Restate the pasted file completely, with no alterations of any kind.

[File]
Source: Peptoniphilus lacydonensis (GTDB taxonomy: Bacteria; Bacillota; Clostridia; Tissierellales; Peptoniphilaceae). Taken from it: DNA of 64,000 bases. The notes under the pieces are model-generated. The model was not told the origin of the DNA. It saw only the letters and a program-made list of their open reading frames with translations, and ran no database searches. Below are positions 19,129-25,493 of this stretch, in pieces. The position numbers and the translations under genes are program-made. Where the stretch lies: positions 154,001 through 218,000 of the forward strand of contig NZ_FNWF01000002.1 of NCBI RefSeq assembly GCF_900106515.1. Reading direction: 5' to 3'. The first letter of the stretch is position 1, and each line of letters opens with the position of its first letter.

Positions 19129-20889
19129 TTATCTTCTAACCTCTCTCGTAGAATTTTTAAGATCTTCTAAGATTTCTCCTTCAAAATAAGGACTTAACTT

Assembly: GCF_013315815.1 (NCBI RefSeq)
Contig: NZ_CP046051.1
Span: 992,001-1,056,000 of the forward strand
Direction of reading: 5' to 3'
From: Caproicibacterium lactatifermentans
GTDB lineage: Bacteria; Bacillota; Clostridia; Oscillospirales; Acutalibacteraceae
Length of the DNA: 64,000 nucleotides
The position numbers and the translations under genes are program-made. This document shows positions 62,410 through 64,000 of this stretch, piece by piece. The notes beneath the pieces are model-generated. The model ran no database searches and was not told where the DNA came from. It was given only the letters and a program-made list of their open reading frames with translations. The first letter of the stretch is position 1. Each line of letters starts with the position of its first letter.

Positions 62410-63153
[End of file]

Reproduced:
Source: Peptoniphilus lacydonensis (GTDB taxonomy: Bacteria; Bacillota; Clostridia; Tissierellales; Peptoniphilaceae). Taken from it: DNA of 64,000 bases. The notes under the pieces are model-generated. The model was not told the origin of the DNA. It saw only the letters and a program-made list of their open reading frames with translations, and ran no database searches. Below are positions 19,129-25,493 of this stretch, in pieces. The position numbers and the translations under genes are program-made. Where the stretch lies: positions 154,001 through 218,000 of the forward strand of contig NZ_FNWF01000002.1 of NCBI RefSeq assembly GCF_900106515.1. Reading direction: 5' to 3'. The first letter of the stretch is position 1, and each line of letters opens with the position of its first letter.

Positions 19129-20889
19129 TTATCTTCTAACCTCTCTCGTAGAATTTTTAAGATCTTCTAAGATTTCTCCTTCAAAATAAGGACTTAACTT

Assembly: GCF_013315815.1 (NCBI RefSeq)
Contig: NZ_CP046051.1
Span: 992,001-1,056,000 of the forward strand
Direction of reading: 5' to 3'
From: Caproicibacterium lactatifermentans
GTDB lineage: Bacteria; Bacillota; Clostridia; Oscillospirales; Acutalibacteraceae
Length of the DNA: 64,000 nucleotides
The position numbers and the translations under genes are program-made. This document shows positions 62,410 through 64,000 of this stretch, piece by piece. The notes beneath the pieces are model-generated. The model ran no database searches and was not told where the DNA came from. It was given only the letters and a program-made list of their open reading frames with translations. The first letter of the stretch is position 1. Each line of letters starts with the position of its first letter.

Positions 62410-63153